Soma Addiction and Abuse


Soma Addiction and Abuse

Soma, also known by its generic name Carisoprodol, is a muscle relaxant. It works by blocking nerve impulses (or pain sensations) that are sent to the brain. Soma is a centrally acting muscle relaxant that works on the nerves to relieve muscular pain.

The liver metabolizes this drug into Meprobamate, a Barbiturate medication with anti-anxiety and sedative properties.


Soma is not considered to be a controlled substance, but is frequently abused similarly to opioid pain medications.

Why is Soma Prescribed?

Soma is a prescription medication used to treat the symptoms of short-term pain and discomfort. Usually this medication is prescribed for muscular injuries such as sprains, strains and spasms. These injuries usually occur in athletes who are under consistent physical exertion. Soma is supposed to be used along with rest and physical therapy treatments. It is also prescribed to treat backache and/or muscular spasms in the back area. It may be combined with other anti-inflammatory medications such as aspirin, Codeine and caffeine to help relieve the symptoms of short term pain as well.

Statistics Relating To Soma

Soma works to relieve muscle spasms by blocking the nerve impulses in the brain and spinal cord and not directly on the muscles themselves. The liver metabolizes this drug into Meprobamate, which is a barbiturate medication that causes sedation and has anti-anxiety properties. It has been reported that because of this Soma has an increased potential for abuse. Although Meprobamate is considered to be a controlled substance in the United States Soma is not. Though it is thought to be uncommon, the long-term use of Soma can lead to addictive behaviors.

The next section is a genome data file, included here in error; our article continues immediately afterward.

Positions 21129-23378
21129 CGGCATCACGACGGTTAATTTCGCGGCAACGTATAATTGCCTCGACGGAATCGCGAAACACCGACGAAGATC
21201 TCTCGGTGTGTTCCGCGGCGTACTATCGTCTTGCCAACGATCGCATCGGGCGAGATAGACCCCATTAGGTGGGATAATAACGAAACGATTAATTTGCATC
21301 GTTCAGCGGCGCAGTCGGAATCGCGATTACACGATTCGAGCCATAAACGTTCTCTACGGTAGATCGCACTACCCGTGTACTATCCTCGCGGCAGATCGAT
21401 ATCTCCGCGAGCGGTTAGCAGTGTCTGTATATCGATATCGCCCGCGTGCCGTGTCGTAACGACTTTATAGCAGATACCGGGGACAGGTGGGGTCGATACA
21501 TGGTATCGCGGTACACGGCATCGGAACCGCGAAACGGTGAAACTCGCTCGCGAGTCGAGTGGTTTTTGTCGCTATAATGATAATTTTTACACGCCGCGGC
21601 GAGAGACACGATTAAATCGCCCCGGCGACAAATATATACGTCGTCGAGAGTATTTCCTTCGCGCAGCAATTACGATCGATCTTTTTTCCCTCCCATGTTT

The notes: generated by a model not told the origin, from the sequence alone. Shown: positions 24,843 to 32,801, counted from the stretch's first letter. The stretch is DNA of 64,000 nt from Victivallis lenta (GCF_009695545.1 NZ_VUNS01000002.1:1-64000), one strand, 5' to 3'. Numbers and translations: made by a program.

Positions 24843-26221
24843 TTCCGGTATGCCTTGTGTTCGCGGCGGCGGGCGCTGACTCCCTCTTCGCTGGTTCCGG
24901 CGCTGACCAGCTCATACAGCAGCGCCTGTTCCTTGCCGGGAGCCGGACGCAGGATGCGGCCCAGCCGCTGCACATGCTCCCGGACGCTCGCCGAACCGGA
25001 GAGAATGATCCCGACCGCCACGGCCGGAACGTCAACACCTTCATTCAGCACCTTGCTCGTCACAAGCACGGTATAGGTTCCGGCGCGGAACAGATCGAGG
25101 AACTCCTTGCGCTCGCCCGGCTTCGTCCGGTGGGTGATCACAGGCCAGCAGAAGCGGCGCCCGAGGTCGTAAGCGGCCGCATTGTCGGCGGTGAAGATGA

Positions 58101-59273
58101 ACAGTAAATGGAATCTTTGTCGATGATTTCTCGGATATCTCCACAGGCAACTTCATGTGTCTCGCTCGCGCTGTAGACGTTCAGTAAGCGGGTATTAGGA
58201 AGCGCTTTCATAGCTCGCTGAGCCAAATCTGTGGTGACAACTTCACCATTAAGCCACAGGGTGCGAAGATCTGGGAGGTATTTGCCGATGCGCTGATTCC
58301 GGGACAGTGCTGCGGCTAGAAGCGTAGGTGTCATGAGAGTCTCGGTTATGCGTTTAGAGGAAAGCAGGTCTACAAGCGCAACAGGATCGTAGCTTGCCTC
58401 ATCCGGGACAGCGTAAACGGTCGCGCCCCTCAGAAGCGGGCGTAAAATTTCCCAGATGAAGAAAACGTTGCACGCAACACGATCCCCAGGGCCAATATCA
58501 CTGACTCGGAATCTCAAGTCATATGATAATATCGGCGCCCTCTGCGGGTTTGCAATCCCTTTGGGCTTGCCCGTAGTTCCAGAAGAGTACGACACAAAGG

A person using Soma should not increase their dosage or take this medication more frequently than prescribed. The use of this medication should be discontinued as recommended by a patient's doctor; this will lessen the chance of someone becoming addicted to Soma. This medication will cause some withdrawal symptoms. These symptoms include stomach ache, cramps, insomnia, nausea and headaches.

left quoteThe use of Soma should not be discontinued abruptly. A doctor will usually advise a patient to taper off this drug.right quote


How is Soma Abused?

The abuse of Soma is becoming more popular every day in the United States. This is because this drug is much easier to get than some other narcotic pain relievers. Soma is frequently prescribed because of its low potential for abuse but when Soma is ingested and broken down, it metabolizes into Meprobamate which is a Schedule IV controlled substance. Some abusers take large amounts of the Soma tablets by mouth in order to achieve a drunk like effect that causes them to be sleepy, relaxed and woozy. Other abusers combine Soma with other types of drugs for recreational use.

Many Soma users were once or still are heroin addicts and will combine Soma with Vicodin because the drug induced high is very similar to the high they receive when abusing heroin. Combining Soma with Alcohol is also quite common as well as dangerous. Chronic abuse of Soma especially when combined with other toxic drugs and substances can be deadly. Soma is also known by its street names which are Ds, Dance, Las Vegas Cocktail (when combined with Vicodin) and Soma Coma (when combined with Codeine).

What Effects Does Soma Have on the Body?

Soma may cause some side effects that are very common and may go away without seeking medical attention. These include:

  • Upset Stomach
  • Vomiting
  • Dizziness
  • Drowsiness
  • Fast Heart Rate
  • Headache

There are a number of possible side effects with Soma that you should report to your health care provider immediately; these include seizures, depression and any signs of an allergic reaction. Signs of an allergic reaction to Soma may include an unexplained rash, hives, itching, unexplained swelling, wheezing, or difficulty breathing or swallowing.


Soma Abuse Treatment Options

Long-term substance abuse treatment may be needed for a hardcore Soma abuser who combines this drug with other illicit drugs. For those abusers residential in-patient therapy at a drug rehabilitation center is advised.

Individuals who have developed a psychological dependence to this drug may seek short term treatment at an outpatient behavioral health facility. At these facilities patients are offered therapy in a controlled environment that also offers counseling and psychological therapy. Many chronic prescription drug abusers find residential rehabilitation to work well and will help to prevent relapse during their recovery.

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